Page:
Suspended sentence for man who outraged public decency on Peterborough train

A man who sexually assaulted a teenager on a service bus after sitting down next to her has been given a suspended jail sentence.

Friday, 9th March 2018, 3:37 pm
Updated Friday, 9th March 2018, 4:39 pm

Mike Torsello boarded the service at Spalding bus station, sitting on the back seat, and then made a comment to the 19 year old girl as the bus set off.

Hal Ewing, prosecuting, told Lincoln Crown Court, that moments later the girl felt a hand on her right thigh and realised that Torsello was touching her.

"The pressure increased. His hand then moved up her thigh towards her bottom. She describes freezing."

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The teenager moved to another seat and realised that Torsello was masturbating.

When the bus reached her stop she got off and was met by her mother. Police were called and Torsello was arrested.

Mr Ewing said that at the time of the incident Torsello was on bail after being arrested for his behaviour on a train between Peterborough and Huntingdon.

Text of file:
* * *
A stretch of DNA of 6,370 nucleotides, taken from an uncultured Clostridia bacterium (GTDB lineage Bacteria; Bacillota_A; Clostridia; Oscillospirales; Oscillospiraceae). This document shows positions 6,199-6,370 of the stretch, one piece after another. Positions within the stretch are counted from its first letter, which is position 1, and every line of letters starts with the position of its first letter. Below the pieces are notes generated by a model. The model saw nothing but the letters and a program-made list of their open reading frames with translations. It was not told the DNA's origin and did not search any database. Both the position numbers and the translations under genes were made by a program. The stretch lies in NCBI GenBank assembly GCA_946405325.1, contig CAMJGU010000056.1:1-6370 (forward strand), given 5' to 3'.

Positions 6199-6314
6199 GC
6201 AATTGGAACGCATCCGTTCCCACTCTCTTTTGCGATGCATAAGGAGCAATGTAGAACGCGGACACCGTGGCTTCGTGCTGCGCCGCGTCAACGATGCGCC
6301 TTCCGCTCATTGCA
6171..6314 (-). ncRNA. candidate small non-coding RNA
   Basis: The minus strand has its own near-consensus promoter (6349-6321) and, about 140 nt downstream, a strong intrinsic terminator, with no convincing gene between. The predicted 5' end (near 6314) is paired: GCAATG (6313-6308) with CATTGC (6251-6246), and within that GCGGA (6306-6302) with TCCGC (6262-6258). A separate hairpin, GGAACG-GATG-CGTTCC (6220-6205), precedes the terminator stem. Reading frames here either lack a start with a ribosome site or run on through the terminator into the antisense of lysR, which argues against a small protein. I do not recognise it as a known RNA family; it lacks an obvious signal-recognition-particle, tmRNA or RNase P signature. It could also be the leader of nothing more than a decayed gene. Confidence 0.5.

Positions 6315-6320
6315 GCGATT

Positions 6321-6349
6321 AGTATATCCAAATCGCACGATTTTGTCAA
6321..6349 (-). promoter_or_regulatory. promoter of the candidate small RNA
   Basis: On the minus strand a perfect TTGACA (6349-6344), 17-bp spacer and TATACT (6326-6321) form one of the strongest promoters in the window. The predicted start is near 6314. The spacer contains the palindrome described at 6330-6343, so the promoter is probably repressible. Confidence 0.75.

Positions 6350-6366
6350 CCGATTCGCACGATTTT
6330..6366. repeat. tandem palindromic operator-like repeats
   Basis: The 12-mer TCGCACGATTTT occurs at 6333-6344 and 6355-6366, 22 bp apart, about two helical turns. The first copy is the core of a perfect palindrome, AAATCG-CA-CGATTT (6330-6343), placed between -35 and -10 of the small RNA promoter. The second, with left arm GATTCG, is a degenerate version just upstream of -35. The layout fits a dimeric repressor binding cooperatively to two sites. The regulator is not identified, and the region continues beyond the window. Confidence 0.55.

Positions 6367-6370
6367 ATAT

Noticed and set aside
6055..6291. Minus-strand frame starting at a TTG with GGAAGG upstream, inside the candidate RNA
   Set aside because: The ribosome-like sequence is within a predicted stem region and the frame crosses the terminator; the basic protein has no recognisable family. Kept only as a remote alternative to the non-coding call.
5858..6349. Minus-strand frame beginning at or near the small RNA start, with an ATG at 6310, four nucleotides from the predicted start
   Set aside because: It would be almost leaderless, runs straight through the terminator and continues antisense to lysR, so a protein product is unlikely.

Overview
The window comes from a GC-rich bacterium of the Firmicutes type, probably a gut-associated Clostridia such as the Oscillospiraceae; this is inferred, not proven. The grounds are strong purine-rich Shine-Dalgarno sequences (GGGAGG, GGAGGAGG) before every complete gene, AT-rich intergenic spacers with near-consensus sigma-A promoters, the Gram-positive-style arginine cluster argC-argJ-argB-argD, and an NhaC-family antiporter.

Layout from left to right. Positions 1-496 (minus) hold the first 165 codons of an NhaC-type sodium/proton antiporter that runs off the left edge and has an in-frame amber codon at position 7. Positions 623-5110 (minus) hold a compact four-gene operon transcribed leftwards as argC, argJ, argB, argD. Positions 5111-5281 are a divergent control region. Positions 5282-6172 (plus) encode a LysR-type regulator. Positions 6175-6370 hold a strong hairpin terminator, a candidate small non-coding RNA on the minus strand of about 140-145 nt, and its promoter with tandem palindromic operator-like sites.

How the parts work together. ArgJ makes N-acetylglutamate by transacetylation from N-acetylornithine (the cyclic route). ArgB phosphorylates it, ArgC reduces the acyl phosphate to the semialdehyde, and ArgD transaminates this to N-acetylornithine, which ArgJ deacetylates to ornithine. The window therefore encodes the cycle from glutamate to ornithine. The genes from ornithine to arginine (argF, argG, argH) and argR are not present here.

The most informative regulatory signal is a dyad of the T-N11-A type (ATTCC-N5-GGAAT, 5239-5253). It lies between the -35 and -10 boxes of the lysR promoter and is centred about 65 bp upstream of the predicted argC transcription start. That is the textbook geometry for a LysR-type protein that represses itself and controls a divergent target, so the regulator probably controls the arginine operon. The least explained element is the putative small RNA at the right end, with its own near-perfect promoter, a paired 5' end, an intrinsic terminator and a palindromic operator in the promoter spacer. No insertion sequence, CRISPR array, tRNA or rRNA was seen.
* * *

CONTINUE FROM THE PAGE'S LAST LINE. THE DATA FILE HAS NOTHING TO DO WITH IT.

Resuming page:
On that occasion he boarded a train at Peterborough Station together with his wife and initially sat with her but then moved to sit on his own.

Torsello was recognised by a police officer on the train who kept an eye on him. The officer saw Torsello then sit near to a woman passenger and begin to masturbate.

Torsello was arrested and interviewed the same day.

Mr Ewing said "He made the comment that the woman was attractive but he denied doing anything."

The court was told that in January 2011 Torsello received a suspended jail sentence for two charges of sexual assault. Both involved offences against women on buses.

Torsello ,61, of Victoria Street, Holbeach, admitted charges of sexual assault and outraging public decency as a result of the incident on the bus on 22 November 2017. He also admitted outraging public decency during the train journey on 15 February 2017.

He was given a 15 month jail sentence suspended for two years together with a 30 day rehabilitation activity requirement.

Deputy Judge Michael Stokes QC, passing sentence, told him "You have to learn that this sort of behaviour will not be tolerated. If you do it again you are going to prison. Go away and don't let me see you again."

Philip Plant, in mitigation, said that Torsello has a mild learning disability and helps care for his wife.

"His wife is dependent on him for lots of things. Without him she is very nervous and would be vulnerable."